In mathematics, the hyperbolic functions are analogs of the ordinary trigonometric, or circular, functions. The basic hyperbolic functions are the hyperbolic sine sinh, and the hyperbolic cosine cosh, from which are derived the hyperbolic tangent tanh, etc., in analogy to the derived trigonometric functions. The inverse functions are the inverse hyperbolic sine arcsinh or asinh and so on.
Just as the points (cos t, sin t) define a circle, the points (cosh t, sinh t) define the right half of the equilateral hyperbola. Hyperbolic functions are also useful because they occur in the solutions of some simple linear differential equations, notably that defining the shape of a hanging cable, the catenary.
Given (See Complex numbers), these functions are:
- (hyperbolic sine, pronounced "shine" or "sinch")
- (hyperbolic cosine, pronounced "cosh")
- (hyperbolic tangent, pronounced "than" or "tanch")
- (hyperbolic cotangent, pronounced "coth" or "chot")
- (hyperbolic secant, pronounced "sheck" or "sech")
- (hyperbolic cosecant, pronounced "cosheck" or "cosech")
It is possible to express the above functions as Taylor series:
Relationship to regular trigonometric functions
and the property that cosh t > 0 for all t.
However, the hyperbolic functions are not periodic.
The parameter t is not a circular angle, but rather a hyperbolic angle which represents twice the area between the x-axis, the hyperbola and the straight line which links the origin with the point (cosh t, sinh t) on the hyperbola.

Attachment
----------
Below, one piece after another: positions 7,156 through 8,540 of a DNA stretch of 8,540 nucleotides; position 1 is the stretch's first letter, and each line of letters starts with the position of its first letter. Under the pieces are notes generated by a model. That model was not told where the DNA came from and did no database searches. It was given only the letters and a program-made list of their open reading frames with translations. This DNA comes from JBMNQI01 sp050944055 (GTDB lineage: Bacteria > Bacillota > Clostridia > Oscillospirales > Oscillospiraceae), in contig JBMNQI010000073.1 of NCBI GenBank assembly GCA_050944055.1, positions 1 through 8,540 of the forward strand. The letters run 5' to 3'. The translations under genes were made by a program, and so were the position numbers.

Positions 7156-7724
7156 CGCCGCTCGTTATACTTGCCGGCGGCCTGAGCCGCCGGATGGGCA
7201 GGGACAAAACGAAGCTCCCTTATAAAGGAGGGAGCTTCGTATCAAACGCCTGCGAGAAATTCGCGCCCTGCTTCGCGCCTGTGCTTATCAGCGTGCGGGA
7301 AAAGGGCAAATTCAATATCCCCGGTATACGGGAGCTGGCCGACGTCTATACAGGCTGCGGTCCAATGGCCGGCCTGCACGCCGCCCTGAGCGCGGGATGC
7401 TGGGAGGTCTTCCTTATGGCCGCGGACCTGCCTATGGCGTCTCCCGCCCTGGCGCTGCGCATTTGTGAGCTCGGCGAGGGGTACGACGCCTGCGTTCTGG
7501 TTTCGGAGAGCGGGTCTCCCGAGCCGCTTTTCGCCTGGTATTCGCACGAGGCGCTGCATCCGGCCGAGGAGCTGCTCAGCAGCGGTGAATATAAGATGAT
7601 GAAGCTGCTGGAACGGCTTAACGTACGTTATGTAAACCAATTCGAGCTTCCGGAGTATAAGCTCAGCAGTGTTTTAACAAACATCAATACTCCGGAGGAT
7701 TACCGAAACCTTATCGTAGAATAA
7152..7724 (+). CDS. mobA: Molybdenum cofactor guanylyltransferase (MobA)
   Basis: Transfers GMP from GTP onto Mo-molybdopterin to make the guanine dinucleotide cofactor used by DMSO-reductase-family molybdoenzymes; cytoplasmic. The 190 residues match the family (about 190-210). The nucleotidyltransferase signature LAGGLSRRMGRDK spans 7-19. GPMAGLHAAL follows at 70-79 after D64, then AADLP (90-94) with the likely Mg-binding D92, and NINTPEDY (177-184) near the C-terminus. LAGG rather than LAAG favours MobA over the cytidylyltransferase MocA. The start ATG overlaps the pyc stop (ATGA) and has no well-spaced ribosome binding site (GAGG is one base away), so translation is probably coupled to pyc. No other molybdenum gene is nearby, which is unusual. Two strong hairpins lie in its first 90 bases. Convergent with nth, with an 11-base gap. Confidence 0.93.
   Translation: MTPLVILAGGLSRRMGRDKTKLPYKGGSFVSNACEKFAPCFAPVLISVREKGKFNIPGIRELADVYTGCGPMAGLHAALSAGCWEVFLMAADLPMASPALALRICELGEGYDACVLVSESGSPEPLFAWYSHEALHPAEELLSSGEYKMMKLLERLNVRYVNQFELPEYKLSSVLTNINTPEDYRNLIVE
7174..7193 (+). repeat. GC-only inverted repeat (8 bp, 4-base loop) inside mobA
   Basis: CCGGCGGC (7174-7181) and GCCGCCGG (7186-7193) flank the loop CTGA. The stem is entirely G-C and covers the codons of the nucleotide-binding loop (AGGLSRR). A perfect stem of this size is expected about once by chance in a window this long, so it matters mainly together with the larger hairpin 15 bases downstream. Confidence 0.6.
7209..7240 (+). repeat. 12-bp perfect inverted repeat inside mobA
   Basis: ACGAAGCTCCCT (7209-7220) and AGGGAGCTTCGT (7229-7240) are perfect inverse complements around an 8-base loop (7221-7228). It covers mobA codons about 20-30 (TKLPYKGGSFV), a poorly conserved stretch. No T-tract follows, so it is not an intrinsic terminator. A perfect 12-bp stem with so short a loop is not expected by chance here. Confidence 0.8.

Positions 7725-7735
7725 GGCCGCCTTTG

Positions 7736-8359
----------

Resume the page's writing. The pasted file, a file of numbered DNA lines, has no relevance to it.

The function cosh x is an even function, that is symmetric with respect to the y-axis, and cosh 0 = 1.
The function sinh x is an odd function, that is symmetric with respect to the origin, and sinh 0 = 0.
The hyperbolic functions satisfy many identities, all of them similar in form to the trigonometric identities. In fact, Osborne's rule states that one can convert any trigonometric identity into a hyperbolic identity by expanding it completely in terms of integral powers of sines and cosines, changing sine to sinh and cosine to cosh, and switching the sign of every term which contains a product of two sinh's. This yields for example the addition theorems
and the "half-angle formulas"
The derivative of sinh x is given by cosh x and the derivative of cosh x is sinh x.
The graph of the function cosh x is the catenary curve.
Inverse hyperbolic functions
The inverses of the hyperbolic functions are often called the arc hyperbolic functions:
Expansion series can be obtained for the above functions:
Applications of inverse trigonometric functions and inverse hyperbolic functions to integrals
Hyperbolic functions for complex numbers
Since the exponential function can be defined for any complex argument, we can extend the definitions of the hyperbolic functions also to complex arguments. The functions sinh z and cosh z are then holomorphic; their Taylor series expansions are given in the Taylor series article.
Relationships to regular trigonometric functions are given by Euler's formula for complex numbers: